West indian culture

In the Pakistani province of Sindh, Hindu culture contradicts predictions

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SUKKUR, Pakistan – On the sandy banks of the Indus River, which crosses Pakistan from top to bottom and empties into its southern province of Sindh, Hindus waited for brightly colored boats to ferry them to a peaceful island that is home to a temple for almost 200 years.

Cheers echoed across the water as the marble and sandalwood temple complex of Sadhu Bela rose. “Long live Sadhu Bela!” cried the passengers of the boat.

The temple attracts tens of thousands of Hindus from Muslim-majority Pakistan every year for festivals and rituals, including the recent celebrations of Diwali, an important Hindu holiday.

The island was gifted to the Hindu community by wealthy Sindh Muslim landlords two centuries ago. This would have been an unthinkable act in modern Pakistan, where Hindus are often marginalized, persecuted and even killed.

About 4 million Hindus live in Pakistan, about 1.9% of the country’s population, and 1.4 million are in Sindh.

There is no ban on Hindu worship in Pakistan, but Hindus say practicing the faith openly is not a matter of routine. Decades of political hostility between Hindu-majority India and Muslim-majority Pakistan present a challenge for the minority community, as many in Pakistan equate Hindus with India. The opposite exists in India where Muslims complain of discrimination.

But the landscape of Pakistan, and Sind in particular, retains their imprint. It has temples, although their number has dropped. There are Hindu-run businesses as well as educational and health institutions, many of which were established before the country was established in 1947. They are part of Pakistan’s heritage, although Hindus are forced into the shadow .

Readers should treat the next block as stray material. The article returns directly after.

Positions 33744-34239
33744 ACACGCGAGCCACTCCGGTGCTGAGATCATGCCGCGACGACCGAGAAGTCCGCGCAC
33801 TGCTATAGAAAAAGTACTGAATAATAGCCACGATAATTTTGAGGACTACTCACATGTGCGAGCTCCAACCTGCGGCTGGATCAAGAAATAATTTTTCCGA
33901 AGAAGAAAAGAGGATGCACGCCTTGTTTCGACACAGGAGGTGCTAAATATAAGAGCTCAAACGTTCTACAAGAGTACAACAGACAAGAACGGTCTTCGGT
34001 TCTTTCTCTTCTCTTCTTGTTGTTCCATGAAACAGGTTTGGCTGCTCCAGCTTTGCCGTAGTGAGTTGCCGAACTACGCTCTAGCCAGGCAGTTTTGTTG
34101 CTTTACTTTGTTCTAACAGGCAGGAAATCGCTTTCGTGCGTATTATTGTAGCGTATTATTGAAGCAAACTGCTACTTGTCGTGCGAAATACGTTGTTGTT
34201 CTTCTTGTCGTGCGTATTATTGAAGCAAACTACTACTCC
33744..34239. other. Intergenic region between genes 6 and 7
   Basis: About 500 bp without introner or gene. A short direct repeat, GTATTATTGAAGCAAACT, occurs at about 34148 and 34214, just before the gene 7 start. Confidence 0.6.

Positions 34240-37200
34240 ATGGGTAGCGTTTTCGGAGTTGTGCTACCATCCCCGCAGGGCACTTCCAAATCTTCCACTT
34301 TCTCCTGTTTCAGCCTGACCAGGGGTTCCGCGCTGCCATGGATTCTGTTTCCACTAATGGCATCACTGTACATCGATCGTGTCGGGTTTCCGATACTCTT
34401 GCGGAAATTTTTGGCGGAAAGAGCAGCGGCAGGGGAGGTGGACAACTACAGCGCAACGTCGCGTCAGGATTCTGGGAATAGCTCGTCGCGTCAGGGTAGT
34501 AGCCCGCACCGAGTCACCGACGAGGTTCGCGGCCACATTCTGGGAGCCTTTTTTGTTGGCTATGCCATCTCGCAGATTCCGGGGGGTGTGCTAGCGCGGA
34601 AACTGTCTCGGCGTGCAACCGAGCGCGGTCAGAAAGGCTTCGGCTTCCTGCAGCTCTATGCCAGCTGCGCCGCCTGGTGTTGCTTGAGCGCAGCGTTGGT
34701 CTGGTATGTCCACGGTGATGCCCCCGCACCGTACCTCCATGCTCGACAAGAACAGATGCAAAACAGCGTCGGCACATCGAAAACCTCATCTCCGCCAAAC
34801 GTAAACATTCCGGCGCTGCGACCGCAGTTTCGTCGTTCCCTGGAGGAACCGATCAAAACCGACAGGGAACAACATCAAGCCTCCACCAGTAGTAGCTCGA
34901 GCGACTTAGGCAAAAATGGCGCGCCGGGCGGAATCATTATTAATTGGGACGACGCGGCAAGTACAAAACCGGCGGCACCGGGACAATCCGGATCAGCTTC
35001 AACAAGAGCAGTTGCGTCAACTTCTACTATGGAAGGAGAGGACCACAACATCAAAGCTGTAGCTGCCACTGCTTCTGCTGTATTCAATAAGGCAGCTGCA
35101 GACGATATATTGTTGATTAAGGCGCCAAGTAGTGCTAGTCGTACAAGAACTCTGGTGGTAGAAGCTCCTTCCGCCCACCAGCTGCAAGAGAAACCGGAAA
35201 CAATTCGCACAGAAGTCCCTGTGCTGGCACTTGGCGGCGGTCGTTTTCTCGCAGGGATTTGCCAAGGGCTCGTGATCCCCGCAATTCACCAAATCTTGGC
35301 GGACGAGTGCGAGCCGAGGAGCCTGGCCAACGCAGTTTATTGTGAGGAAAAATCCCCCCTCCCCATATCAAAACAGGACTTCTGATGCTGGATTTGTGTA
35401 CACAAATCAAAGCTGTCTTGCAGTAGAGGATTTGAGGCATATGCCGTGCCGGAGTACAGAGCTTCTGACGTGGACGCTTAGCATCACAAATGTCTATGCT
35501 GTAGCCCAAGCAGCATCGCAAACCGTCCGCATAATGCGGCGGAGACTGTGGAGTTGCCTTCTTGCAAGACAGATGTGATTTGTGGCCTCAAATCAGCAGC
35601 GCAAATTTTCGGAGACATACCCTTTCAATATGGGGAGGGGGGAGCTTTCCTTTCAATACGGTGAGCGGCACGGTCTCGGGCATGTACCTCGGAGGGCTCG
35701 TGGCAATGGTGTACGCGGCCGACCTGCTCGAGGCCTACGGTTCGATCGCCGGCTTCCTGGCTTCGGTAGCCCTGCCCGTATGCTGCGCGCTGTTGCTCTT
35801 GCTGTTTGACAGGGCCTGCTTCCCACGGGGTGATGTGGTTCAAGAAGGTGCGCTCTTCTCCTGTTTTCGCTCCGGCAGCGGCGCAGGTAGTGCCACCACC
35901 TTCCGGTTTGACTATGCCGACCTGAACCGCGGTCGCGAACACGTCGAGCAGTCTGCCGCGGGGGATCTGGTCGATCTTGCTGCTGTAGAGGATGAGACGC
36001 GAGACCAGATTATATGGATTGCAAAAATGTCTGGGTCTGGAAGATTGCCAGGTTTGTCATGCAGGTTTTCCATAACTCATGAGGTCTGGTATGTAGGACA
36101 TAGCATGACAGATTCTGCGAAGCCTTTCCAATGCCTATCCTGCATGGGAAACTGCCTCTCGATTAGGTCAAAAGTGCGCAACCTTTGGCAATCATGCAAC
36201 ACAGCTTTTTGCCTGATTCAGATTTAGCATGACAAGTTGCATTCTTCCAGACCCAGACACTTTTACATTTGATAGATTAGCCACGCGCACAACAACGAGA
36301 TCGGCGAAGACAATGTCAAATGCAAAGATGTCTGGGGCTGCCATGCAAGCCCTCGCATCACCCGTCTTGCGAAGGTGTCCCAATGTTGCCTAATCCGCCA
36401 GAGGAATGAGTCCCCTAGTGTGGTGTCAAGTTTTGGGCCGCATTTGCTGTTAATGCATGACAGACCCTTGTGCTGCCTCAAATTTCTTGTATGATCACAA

As Sadhu Bela came to life with the delight of devotees exploring the courtyards and gardens, Dewan Chand Chawla, a local politician and Secretary General of the Pakistan Hindu Temple Management Committee, spoke proudly about the temple’s origins and features. The shrine, which celebrates its bicentenary in 2023, was built by craftsmen from the Indian city of Jodhpur and reflects the architectural style of the Taj Mahal.

“A large part of the Hindu population migrated to India after the establishment of Pakistan, but those who remained here are happy and prosperous,” Chawla said, keen to underline the harmonious relationship between the Muslim majority and the Hindu minority. “I am grateful to the Muslim community in Pakistan, who fully support us at all times. We abide by the law and are supported by the government.”

His assertion of a happy and prosperous Hindu community, however, is not the majority opinion. Rights groups have long argued that Pakistan is not doing enough to protect Hindus’ freedom of religion and belief. They cite desecrations of temples, attacks on businesses, homes and individuals and the abduction, forced conversion and forced marriage of young Hindu women.

Chawla is not the only politician to push an image of religious coexistence in Pakistan. “Most of the Hindu people in the country are living in Sindh province satisfactorily, peacefully and free from any fear or threat,” said Waqar Mahdi, Senior Adviser to the Chief Minister of Sindh.

Mahdi said provincial officials have prioritized protecting the rights of minorities like Hindus and Christians.